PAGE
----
How do you deal with external chaos? How do you deal with internal chaos? Which is the most effective way to become calm?
When I started writing this blog last week, it was January sixth and I was too upset by the violence at the Capital to finish and publish it. Then my husband and I decided that evening that the next day we needed to put down our dear dog Susie Q. Emotionally, I had no choice but to write a blog about her that I published on January seventh.
Now that I have seen more videos of the carnage in Washington, DC and the danger inflicted on our representatives and senators, my perspective on chaos has not changed. While I am stunned by the extreme event, I’ve attempted to stay calm inside as Copra recommends. That does not mean I approve of the violence in any way and I’m appalled by the lack of safety in the Capital. Voting and peaceful protest are two ways we can speak our minds in a democracy and in the long run are more effective.
So far this year, I have not made a list of new year’s resolutions, but I have intended to start each day with a meditation. I managed to do that only one day so far. Creating a consistent pattern requires quieting my mind more than I have been able to do so far.
Difficulties Are Upsetting
Doing things that were never a problem before have become difficult. I’ve already been upset a number of times dealing with technical changes when my computer updated its main system. Symbols on the computer page look different or they are in a different place, so I have to hunt for what I used to find and click quickly. Processes changed and I have to search for a new series of steps.
Even before the violence in D.C., when I combined the technical challenges with the difficulty of ordering groceries and everything else I order online, life felt chaotic. I was frustrated with how difficult it was to do the simplest thing. In this upset state, I tend to create more mental chaos by getting upset over problems that can be easily solved. It just gets to be too much!
Many people turn to alcohol or drugs not prescribed by a doctor at times like this. That seems like an easy answer to calming the chaos, but that solution may have very negative consequences. We each tend to create our own style of avoidance to hide from the chaos, but we need to choose a healthy approach or we will complicate the challenges.
Calming Our Minds Is Simple
The best approach that I have found is basically very simple. Sit still. Take deep breaths. Stop reacting. I can’t always change the external chaos, but I can detach from the inner turmoil.
When we sit quietly, close our eyes, and breath quietly, in time, peace will surround and move through us. This is one way to silence the chaos. It may warm the chill we feel or cool the heat. When we take the time to detach from what is upsetting us, the solution we need may come to us in the stillness.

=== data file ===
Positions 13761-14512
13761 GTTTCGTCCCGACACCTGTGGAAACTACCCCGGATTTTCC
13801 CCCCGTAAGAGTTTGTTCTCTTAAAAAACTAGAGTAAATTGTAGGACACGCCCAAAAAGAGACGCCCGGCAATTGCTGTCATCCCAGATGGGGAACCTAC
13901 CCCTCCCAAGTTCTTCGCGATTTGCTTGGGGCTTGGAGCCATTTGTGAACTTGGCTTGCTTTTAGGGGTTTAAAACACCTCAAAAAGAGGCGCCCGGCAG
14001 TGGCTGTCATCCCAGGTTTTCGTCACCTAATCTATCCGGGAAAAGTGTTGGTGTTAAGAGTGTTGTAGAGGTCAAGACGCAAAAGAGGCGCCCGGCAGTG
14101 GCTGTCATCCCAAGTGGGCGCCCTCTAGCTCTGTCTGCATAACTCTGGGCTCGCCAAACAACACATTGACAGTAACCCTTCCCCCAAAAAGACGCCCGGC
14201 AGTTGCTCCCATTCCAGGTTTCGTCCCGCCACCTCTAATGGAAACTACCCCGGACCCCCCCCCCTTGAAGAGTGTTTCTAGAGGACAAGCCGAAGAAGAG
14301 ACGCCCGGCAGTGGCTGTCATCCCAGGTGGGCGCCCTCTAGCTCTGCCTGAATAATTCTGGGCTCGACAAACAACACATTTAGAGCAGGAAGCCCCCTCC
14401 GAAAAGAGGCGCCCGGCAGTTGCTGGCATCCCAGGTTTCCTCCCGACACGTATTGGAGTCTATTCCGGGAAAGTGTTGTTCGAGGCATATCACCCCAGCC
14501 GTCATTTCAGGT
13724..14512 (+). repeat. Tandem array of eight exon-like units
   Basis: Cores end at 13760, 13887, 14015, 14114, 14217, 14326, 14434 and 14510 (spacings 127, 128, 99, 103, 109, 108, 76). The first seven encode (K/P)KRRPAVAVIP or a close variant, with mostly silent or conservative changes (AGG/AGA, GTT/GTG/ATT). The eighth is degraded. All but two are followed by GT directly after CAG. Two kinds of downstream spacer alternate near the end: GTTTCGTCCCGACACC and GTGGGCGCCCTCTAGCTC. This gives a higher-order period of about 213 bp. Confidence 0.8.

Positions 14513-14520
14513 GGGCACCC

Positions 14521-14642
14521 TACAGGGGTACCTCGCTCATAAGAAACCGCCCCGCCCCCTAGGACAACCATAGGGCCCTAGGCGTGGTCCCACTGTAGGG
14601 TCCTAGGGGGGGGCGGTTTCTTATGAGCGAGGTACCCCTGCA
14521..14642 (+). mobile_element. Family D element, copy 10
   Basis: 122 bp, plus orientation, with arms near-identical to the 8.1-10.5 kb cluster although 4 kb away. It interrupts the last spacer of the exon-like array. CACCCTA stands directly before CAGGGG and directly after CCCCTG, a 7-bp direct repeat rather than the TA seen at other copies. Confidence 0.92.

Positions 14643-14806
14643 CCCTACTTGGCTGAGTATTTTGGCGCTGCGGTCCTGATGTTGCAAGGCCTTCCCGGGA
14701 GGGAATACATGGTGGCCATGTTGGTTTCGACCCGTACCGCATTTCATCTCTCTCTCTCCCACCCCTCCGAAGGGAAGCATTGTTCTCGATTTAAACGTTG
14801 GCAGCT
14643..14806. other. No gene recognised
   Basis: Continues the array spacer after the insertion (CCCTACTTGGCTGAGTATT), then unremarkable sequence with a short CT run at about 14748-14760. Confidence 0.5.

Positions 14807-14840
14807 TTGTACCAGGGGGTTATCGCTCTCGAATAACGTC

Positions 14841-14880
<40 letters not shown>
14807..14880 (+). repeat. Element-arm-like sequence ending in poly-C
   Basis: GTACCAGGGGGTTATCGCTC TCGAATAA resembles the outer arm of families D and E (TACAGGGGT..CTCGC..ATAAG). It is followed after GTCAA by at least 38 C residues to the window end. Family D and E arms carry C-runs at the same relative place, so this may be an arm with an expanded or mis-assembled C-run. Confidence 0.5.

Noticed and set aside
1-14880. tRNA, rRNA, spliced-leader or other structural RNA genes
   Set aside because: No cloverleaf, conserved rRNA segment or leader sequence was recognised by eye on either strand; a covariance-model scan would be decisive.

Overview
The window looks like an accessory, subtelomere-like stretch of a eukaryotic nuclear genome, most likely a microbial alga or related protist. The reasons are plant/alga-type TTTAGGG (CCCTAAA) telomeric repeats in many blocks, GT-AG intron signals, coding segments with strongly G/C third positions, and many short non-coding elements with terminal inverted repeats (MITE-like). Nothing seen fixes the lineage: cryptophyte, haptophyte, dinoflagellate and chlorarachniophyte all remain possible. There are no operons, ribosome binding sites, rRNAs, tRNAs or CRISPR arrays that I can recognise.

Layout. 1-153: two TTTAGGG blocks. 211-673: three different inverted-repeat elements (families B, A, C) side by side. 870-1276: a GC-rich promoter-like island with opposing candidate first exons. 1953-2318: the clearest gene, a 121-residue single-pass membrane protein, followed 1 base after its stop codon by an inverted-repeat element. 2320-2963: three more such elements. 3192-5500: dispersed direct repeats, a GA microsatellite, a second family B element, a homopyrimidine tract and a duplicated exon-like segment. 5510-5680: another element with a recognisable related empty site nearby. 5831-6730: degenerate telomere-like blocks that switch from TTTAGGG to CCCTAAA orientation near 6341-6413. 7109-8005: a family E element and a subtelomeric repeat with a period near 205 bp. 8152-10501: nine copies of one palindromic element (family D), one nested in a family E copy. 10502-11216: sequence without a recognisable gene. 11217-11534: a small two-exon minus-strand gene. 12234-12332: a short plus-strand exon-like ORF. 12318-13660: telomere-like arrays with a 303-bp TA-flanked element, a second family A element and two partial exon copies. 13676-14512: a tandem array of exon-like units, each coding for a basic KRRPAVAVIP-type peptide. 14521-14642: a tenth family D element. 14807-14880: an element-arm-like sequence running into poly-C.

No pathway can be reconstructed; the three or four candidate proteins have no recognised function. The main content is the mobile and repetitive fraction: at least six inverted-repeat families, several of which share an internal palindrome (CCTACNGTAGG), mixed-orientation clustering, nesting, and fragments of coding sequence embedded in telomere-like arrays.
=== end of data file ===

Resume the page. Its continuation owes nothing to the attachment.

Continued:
Tom Barrett says, “Chaos in the world brings uneasiness, but it also allows the opportunity for creativity and growth.”
I have found that one way to encourage this expansion of ideas is to write in a journal. When I do that, I’m totally unconcerned with grammar or word usage. I record whatever flows through my mind without judging its value. Often, these messages are flowing from the heart and soul, not just the mind, and they take me to a deeper place than when I consciously think about the situation that has alarmed me.
Chaos Hides Positive Solutions
Recently I became very upset when Amazon lost track of a shipment of granola. The order included several packages because the product was not available in small amounts. Other companies were out of it. Customer Service was very nice about replacing it, shipping another order to me immediately, and not charging me for both. They said if the original shipment reached me, I could just keep it.
I told Amazon that two orders would be too much for me to keep and I didn’t want them to leave it. After many excuses about why they couldn’t return it, they decided they would tell the driver to just keep the extra order on the truck.
After I hung up, my husband said, “But couldn’t we give the extra to some place like Manna Food Bank?”
I was stunned that I had been so self-centered. The granola would be a perfect donation, especially for the homeless. I was so sad that I had gotten upset and let my chaotic mind rule my heart. When I calmed down, I prayed that the extra shipment would arrive, and it did, two days later. The driver delivered it to the door and we will deliver it to a group that serves the homeless.
When we let our mental chaos be in control, it will not take us to a good place. It is wise to listen to the stillness within and allow the best part of ourselves to make our decisions.
© 2021 Georganne Spruce